Being Good, Being Bad
There is a certain confusion that seems to exist around the ideas of 'negative' and 'positive' and 'good' and 'bad'. Many people seem to think that things that are 'negative' are bad and things that are 'positive' are good. This is not a very useful concept and leads to a lot of muddle, unwarranted judgements, and wasted energy. A brief consideration of electricity seems like a good place to start sorting out some of the confusion.
Anyone who understands a bit about electricity knows that it comes in two flavors - positive (+) and negative (-). Neither of these are good or bad electricity. In fact, they are both essential and that's why they run about side by side in little wires, not touching (which would cause great consternation and exciting chaos), but amiably speeding in opposite directions. Or, viewed another way, not really moving at all, but doing it in opposite directions at high speed. Is this clear so far? If not, that's ok - just keep going.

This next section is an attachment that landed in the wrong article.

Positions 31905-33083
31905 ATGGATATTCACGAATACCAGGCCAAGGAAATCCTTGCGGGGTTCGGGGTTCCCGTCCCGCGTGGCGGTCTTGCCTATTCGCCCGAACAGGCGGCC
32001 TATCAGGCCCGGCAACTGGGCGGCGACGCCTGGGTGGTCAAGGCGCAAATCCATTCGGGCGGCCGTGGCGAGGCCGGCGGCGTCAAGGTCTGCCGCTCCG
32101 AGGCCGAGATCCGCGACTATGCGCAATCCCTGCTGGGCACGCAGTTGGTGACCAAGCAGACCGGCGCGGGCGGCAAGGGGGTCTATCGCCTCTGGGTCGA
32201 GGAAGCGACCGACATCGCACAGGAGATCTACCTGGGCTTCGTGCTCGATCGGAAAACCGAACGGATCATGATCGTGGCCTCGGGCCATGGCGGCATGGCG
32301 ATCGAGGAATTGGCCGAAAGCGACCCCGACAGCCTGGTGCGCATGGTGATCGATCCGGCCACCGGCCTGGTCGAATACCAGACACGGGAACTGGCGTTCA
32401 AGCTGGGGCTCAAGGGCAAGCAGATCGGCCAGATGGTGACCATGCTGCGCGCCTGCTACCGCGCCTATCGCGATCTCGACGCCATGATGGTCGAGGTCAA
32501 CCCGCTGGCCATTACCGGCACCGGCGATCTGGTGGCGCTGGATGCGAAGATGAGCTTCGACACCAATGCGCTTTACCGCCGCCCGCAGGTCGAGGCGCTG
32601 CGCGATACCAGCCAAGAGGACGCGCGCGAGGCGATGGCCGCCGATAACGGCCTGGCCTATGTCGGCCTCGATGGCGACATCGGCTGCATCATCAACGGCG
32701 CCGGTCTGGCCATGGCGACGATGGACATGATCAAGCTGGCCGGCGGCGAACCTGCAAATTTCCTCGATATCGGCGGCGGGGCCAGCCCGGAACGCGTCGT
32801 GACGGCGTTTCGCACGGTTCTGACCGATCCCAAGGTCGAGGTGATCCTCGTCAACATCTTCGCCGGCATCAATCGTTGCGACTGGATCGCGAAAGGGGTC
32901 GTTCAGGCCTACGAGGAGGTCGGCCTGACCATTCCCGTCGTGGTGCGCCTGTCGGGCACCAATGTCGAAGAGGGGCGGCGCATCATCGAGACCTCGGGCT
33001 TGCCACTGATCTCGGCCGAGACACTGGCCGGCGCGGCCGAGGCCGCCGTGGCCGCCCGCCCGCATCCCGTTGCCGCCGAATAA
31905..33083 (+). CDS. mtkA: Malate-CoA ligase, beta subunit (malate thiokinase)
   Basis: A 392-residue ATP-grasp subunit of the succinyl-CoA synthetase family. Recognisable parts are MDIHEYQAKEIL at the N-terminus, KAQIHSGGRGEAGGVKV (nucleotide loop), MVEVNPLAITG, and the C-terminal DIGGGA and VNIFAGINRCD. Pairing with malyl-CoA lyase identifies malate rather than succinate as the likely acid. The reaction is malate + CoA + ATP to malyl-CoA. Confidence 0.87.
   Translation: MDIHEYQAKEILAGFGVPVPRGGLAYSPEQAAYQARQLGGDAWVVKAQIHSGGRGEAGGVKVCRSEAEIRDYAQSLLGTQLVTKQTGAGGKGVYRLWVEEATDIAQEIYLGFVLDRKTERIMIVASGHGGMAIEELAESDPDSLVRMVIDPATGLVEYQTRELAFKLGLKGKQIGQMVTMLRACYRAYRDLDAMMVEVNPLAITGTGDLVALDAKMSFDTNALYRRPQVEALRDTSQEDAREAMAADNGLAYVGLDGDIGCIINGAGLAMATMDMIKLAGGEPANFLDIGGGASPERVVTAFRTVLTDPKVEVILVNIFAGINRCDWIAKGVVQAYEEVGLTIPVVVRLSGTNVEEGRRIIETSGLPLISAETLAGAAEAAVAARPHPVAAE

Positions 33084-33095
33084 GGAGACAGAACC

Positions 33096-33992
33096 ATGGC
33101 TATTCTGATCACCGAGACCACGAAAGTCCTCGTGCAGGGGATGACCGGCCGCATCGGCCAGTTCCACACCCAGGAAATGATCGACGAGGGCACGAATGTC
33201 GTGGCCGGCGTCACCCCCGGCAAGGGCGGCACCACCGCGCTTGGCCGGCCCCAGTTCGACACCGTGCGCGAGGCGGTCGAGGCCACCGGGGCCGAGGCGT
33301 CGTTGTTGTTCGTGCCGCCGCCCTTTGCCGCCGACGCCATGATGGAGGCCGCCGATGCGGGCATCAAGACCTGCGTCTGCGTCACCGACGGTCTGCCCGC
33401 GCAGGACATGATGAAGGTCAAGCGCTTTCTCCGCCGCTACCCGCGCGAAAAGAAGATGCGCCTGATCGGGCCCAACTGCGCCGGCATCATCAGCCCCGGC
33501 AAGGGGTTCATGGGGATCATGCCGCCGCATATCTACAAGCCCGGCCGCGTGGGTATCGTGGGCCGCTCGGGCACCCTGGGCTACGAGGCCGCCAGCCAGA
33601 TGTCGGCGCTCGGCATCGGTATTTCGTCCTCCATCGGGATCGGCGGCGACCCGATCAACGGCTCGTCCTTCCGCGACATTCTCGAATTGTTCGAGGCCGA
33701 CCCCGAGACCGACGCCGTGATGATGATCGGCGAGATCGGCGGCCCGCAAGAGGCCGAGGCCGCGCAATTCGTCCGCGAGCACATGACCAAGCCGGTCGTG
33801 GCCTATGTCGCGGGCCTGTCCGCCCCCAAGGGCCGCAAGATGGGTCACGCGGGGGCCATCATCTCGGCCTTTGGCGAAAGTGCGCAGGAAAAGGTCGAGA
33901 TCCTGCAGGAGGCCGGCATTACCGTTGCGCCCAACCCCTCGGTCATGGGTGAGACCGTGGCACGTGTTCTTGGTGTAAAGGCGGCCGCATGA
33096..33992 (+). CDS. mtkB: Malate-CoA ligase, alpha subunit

Thus, we see that takes both kinds of electricity to make an electrical widget work, and we can make an analogy from this to human subtle energy. Positive subtle energy is what comes into the system to make it work, but equally essentially, we must have negative subtle energy going out of the system. I don't know why, but that's the way it is. The system also must allow the energy to flow through it freely, without blockages, shorts, or the subtle anatomy equivalent of frayed wires. Blockages, shorts, and frayed wires lead to mental and physical problems. The human system only works when both kinds of energy are present and flowing freely. So where do we get this idea of negative energy, which is such bad stuff that it has to be shaken off of a healer's hands - and in extreme cases, swept up off the floor with a brush and dustpan and carefully deposited in a rubbish bin? (I kid you not, I have seen this done.)
Energy is just energy. It may be negative or positive, but it isn't good or bad, saintly or evil, creative or destructive.